The muddled Democratic presidential contest is raising jitters among some in the party that their House majority and chances of taking the Senate could be at risk in 2020.

The rise of Bernie Sanders to the top after the New Hampshire primary and the Iowa caucuses, and him supplanting former Vice President Joe Biden as front-runner in national polls, has particularly unsettled some of the Democrats running in heavily Republican areas.

They say the Vermont senator’s embrace of what he calls democratic socialism and promise of a “Medicare for all” system to replace private insurance will motivate President Donald Trump’s voters and turn off the moderates they need to win re-election.

“I’ve said quite clearly that I would prefer for there to be a moderate at the top of the ticket,” said New York Representative Anthony Brindisi, who ousted a Republican in 2018 and represents the most pro-Trump district of any first-term Democrat. “I would say the voters in New Hampshire felt the same way.”

Although Sanders narrowly won Tuesday’s primary in New Hampshire with 25.7% of the vote, the two runners up, Pete Buttigieg and Amy Klobuchar running as centrist candidates, garnered a total of 44%.

Democrats claimed the House majority in 2018 primarily by combining voter anger over Trump with a moderate message. Brindisi’s upstate New York district is one of 31 that voted for Trump in 2016 and were won by Democrats two years later.

In the Senate, Democrats are targeting more than half a dozen vulnerable GOP-held seats. But Democratic presidential nominee Hillary Clinton won just two of those states in 2016: Colorado and Maine. Trump won the key battleground states of Arizona, North Carolina and Iowa.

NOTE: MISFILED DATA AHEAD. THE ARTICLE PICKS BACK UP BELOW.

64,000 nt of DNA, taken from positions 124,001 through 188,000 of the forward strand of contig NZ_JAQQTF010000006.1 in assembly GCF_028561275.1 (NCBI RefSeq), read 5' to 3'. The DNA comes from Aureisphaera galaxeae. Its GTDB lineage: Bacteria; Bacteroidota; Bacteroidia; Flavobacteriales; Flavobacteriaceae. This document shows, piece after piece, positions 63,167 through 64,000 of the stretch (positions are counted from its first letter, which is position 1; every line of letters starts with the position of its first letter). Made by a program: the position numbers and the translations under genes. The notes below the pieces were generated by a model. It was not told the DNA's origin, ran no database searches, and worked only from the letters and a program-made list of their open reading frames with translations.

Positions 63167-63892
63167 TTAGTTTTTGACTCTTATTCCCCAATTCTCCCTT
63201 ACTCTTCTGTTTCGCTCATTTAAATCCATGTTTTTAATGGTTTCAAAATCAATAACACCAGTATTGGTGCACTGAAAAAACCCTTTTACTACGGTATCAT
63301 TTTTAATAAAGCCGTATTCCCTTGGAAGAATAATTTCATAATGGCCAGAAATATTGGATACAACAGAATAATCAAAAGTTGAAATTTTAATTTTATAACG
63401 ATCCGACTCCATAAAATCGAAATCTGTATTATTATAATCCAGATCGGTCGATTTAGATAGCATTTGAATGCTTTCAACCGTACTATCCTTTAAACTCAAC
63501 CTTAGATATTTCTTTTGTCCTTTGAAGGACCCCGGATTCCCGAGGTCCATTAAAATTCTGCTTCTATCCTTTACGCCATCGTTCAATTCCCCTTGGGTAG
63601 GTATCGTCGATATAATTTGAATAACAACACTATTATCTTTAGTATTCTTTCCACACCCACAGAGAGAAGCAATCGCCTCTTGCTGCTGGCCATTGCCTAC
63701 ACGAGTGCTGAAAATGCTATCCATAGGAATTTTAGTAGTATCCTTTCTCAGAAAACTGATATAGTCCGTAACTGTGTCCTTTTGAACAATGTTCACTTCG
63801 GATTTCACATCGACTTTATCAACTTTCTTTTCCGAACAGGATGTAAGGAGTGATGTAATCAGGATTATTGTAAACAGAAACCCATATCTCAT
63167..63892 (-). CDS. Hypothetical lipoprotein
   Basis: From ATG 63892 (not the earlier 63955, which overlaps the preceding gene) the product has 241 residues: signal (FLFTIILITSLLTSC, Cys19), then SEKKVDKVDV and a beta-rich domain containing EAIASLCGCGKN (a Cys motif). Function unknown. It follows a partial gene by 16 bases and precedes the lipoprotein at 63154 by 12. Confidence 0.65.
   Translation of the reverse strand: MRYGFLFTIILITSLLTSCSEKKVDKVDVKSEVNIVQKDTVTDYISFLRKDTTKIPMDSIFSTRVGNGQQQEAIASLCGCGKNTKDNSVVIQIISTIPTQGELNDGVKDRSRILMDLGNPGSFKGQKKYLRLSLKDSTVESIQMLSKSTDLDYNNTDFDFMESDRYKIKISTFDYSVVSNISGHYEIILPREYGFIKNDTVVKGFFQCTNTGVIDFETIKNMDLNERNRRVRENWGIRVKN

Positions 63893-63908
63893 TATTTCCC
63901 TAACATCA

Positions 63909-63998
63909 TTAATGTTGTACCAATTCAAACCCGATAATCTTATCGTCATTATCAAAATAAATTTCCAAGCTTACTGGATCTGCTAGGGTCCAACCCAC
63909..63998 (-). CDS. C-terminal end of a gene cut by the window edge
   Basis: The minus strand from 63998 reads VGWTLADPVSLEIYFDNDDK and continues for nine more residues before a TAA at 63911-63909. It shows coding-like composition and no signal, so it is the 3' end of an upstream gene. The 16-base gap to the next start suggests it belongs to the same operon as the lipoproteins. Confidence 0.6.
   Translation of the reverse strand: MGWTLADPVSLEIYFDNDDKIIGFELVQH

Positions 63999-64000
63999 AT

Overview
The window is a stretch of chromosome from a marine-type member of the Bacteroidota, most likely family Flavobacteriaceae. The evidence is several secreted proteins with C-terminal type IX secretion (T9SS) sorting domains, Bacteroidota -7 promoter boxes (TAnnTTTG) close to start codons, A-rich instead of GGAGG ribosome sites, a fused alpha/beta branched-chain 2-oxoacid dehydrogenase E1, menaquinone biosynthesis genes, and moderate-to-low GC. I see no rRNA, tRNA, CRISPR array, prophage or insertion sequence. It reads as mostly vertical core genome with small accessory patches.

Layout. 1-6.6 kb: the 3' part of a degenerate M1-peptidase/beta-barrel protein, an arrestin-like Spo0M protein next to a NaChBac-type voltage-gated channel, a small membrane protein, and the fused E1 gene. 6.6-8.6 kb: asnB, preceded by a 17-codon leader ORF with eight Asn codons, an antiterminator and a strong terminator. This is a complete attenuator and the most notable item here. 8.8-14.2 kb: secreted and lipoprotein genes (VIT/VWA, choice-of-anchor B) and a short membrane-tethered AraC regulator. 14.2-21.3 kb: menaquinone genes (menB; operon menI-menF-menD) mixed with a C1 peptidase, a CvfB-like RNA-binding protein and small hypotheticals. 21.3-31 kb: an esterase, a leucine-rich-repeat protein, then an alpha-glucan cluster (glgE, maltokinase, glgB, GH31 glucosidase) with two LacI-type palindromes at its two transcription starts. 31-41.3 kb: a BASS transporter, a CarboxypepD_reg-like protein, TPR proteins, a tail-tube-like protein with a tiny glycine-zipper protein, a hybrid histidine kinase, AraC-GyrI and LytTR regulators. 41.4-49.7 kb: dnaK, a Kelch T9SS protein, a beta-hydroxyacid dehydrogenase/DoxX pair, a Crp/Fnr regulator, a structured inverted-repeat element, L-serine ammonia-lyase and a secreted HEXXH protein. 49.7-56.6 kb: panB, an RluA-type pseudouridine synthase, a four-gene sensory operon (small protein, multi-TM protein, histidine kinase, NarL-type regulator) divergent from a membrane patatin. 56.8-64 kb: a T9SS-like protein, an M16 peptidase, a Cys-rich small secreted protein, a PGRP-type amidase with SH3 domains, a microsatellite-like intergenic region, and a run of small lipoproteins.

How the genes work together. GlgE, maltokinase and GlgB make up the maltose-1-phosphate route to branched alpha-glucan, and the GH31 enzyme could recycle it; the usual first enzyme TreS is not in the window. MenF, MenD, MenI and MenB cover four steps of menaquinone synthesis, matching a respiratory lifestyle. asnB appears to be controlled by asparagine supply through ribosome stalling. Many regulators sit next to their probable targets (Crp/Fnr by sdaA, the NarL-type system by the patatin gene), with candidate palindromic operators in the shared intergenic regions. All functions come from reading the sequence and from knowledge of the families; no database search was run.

The swing-district Democrats who’ve backed a candidate for the party’s nomination are mostly split between Biden and former New York Mayor Michael Bloomberg, who isn’t competing in the first four contests but is spending millions to make his mark in the Super Tuesday round of primaries on March 3.

(Bloomberg is the founder and majority owner of Bloomberg LP, the parent company of Bloomberg News.)

Sanders has the endorsement of many of the Democratic Party’s progressive stars, including New York Representative Alexandria Ocasio-Cortez, who represent solidly Democratic districts.

Democratic leaders in Congress, who have not embraced any of Sanders’s more left-leaning policy initiatives, have been trying to tamp down talk of anxiety or panic within the party ranks.

‘We’re Calm’
“Just because some people may be speaking out about not liking one candidate or the other -- that’s the Democratic way, that’s politics. It’s a messy business,” House Speaker Nancy Pelosi said Thursday. “We’re calm, we’re cool, we’re collected.”

Senate Democratic leader Chuck Schumer said that as the primaries play out “Democrats will be strongly united.”

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